5 Digital Tools That Make Estate Planning Easier

Don't let the complexity of estate planning overwhelm you. These five digital tools can help you with end-of-life matters, whether you want to leave a legacy or ensure that your family is well taken care of!

Estate planning is one of the most important yet overlooked aspects of financial planning. After working hard for most of our adult life, saving up for rainy days and old age, and buying protection in case of the unexpected – when the inevitable strikes, you want your assets to be smoothly managed and transferred to those who matter after your passing.  

Without proper planning, we will leave a financial mess – as well as emotional turmoil – for our loved ones.

We had earlier provided a comprehensive overview of estate planning. Here, we break down several digital enhancements to estate planning which will make the process more convenient for you

1. Making Your LPA Online

A Lasting Power of Attorney (LPA) is a legal document that allows you, the donor, to appoint another person, or multiple persons, known as donees, to act on your behalf if you lose mental capacity. These include personal welfare matters such as decisions on care, where you live, as well as property and affairs matters including finance decisions.

From 14 November 2022, you can make your Lasting Power of Attorney (LPA) online at the new Office of Public Guardian Online system (OPGO), instead of via a hardcopy form. It will halve the processing time to an average of 1.5 weeks, and the process of preparing an LPA will also be simpler as the new portal will use the MyInfo service to automatically fill up most fields in the form.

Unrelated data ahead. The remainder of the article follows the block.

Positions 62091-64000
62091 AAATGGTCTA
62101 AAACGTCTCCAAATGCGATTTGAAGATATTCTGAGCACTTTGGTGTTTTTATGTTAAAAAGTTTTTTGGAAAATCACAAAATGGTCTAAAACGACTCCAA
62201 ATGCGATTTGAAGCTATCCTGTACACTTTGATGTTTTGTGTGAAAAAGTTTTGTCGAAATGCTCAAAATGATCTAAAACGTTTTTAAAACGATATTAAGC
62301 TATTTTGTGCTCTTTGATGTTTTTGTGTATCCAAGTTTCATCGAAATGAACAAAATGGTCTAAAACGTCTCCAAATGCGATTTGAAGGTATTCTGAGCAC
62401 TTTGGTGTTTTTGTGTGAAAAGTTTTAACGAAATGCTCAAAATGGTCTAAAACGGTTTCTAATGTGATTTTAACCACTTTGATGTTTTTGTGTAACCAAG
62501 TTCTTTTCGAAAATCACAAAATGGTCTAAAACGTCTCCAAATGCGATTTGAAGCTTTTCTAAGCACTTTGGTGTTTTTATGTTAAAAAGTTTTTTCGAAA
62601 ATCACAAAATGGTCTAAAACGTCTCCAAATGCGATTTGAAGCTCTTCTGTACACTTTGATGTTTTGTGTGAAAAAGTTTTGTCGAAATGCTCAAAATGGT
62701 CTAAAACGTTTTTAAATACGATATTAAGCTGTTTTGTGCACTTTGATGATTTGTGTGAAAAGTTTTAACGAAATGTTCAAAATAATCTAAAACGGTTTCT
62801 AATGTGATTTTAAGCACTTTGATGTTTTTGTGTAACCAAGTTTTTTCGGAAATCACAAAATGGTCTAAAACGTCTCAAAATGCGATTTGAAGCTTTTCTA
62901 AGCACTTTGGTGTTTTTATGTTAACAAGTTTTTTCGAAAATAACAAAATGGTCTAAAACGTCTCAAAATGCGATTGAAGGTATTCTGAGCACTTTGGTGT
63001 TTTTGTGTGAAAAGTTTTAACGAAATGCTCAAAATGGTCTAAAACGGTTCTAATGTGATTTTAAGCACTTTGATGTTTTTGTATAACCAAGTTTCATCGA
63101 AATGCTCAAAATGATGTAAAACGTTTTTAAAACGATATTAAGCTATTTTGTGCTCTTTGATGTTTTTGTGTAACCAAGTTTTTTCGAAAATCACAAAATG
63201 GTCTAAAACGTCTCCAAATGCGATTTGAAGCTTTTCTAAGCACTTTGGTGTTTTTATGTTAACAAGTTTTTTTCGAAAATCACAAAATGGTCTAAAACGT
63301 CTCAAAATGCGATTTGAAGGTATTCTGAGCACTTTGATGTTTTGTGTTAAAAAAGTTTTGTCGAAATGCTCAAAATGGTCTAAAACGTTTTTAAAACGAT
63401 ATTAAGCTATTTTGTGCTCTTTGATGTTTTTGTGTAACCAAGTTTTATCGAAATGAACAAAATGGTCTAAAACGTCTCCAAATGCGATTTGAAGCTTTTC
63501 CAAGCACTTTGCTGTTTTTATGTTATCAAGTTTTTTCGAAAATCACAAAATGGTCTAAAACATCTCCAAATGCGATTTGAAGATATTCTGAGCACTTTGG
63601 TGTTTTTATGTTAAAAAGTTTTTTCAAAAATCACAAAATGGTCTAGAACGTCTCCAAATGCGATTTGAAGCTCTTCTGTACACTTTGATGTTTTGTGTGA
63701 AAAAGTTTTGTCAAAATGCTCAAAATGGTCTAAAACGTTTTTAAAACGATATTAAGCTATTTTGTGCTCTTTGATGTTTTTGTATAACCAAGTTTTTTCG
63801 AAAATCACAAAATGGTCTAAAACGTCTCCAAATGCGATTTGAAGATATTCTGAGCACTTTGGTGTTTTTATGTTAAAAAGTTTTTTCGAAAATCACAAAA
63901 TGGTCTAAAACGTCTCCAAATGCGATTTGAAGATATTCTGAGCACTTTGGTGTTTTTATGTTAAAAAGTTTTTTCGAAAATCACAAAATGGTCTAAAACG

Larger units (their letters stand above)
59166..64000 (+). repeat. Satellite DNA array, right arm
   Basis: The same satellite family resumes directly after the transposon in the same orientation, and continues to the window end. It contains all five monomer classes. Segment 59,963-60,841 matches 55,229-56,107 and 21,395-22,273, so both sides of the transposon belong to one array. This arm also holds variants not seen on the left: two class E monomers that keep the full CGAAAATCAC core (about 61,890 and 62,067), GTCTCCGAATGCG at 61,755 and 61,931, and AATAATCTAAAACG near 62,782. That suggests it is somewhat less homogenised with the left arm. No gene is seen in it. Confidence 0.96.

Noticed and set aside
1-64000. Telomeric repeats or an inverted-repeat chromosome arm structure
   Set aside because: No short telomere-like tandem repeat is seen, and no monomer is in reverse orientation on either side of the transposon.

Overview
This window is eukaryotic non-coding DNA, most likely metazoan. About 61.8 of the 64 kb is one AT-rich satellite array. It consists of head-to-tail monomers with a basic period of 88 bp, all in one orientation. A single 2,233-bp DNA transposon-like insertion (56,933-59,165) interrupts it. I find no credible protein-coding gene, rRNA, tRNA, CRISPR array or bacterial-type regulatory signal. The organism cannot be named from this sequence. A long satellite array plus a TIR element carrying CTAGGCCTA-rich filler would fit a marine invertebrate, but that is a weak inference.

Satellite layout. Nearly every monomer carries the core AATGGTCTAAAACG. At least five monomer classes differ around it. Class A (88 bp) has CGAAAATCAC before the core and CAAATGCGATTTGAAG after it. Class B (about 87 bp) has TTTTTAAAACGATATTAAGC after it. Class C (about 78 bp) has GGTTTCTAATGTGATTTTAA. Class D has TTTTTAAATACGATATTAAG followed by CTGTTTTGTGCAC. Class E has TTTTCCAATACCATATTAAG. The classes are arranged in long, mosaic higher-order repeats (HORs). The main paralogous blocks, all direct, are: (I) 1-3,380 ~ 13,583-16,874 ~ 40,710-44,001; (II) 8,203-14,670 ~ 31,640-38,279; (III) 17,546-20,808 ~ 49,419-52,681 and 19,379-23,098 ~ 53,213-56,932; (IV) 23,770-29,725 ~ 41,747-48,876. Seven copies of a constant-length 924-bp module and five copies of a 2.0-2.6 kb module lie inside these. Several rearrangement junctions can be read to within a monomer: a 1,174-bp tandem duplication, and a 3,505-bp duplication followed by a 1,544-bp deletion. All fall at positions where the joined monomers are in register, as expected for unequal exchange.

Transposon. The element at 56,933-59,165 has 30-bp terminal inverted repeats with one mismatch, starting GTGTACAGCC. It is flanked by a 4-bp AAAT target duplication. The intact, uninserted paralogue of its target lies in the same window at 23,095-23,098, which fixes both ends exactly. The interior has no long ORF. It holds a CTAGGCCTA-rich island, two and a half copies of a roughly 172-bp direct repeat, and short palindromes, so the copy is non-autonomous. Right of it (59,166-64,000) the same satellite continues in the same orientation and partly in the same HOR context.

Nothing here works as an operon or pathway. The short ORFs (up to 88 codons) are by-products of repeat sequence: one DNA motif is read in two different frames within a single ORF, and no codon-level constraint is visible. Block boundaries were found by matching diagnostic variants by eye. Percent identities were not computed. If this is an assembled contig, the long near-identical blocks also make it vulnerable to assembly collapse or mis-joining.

After you submit the LPA form on OPGO, your donees will be notified via SMS or email to accept the LPA digitally through the portal.

After that, there is just one more step to do. You will need to visit a certificate issuer, who is either a medical practitioner accredited by the Office of Public Guardian, a practising lawyer, or a registered psychiatrist, in person. They will help ensure that you understand that an LPA is being made and is not induced by fraud or undue pressure to make one. They will then digitally sign the LPA via Singpass to certify and submit the LPA on your behalf through the portal.

All hardcopy LPAs completed earlier will be converted to electronic versions and saved on the portal. This is so all donors and donees can conveniently view their LPAs through the online system. The donor may share their online LPA with trusted persons, and the donee may use the online LPA with third-party agencies such as banks and hospitals to facilitate transactions on behalf of the donor.

2. Online CPF Nomination

As your CPF savings are not covered by a will, you should make a CPF nomination to decide who receives your CPF monies after your passing and ensure that they receive it promptly. Furthermore, making a CPF nomination is free, and your nominees do not need to pay any charges to claim your CPF savings after you pass on. 

On the other hand, if you did not make a CPF nomination, your CPF savings will be transferred to the Public Trustee’s Office (PTO) for distribution under the Interstate Succession Act or Inheritance Certificate for Muslims. The benefits of making a CPF nomination are summarised below:

With CPF NominationWithout CPF Nomination
BeneficiariesDistributed according to your wishesDistributed according to Interstate Succession Act or Inheritance Certificate for Muslims  
TimeCPF savings distributed within 15 working daysPTO may take up to six months to identify which of your family members can receive your savings  
Fees for distributionNonePTO will deduct an administrative fee from your CPF savings before distributing to your family members  

Did you know that you can make your CPF nomination online? You just need:

  1. Your Singpass,
  2. Your nominees’ NRIC particulars, and
  3. Two witnesses’ NRIC particulars (they should each have a valid Singpass).  

After you make your CPF nomination, your witnesses will be notified via email or SMS to confirm and witness your nomination via a link. However, they will not be privy to the details of your nomination.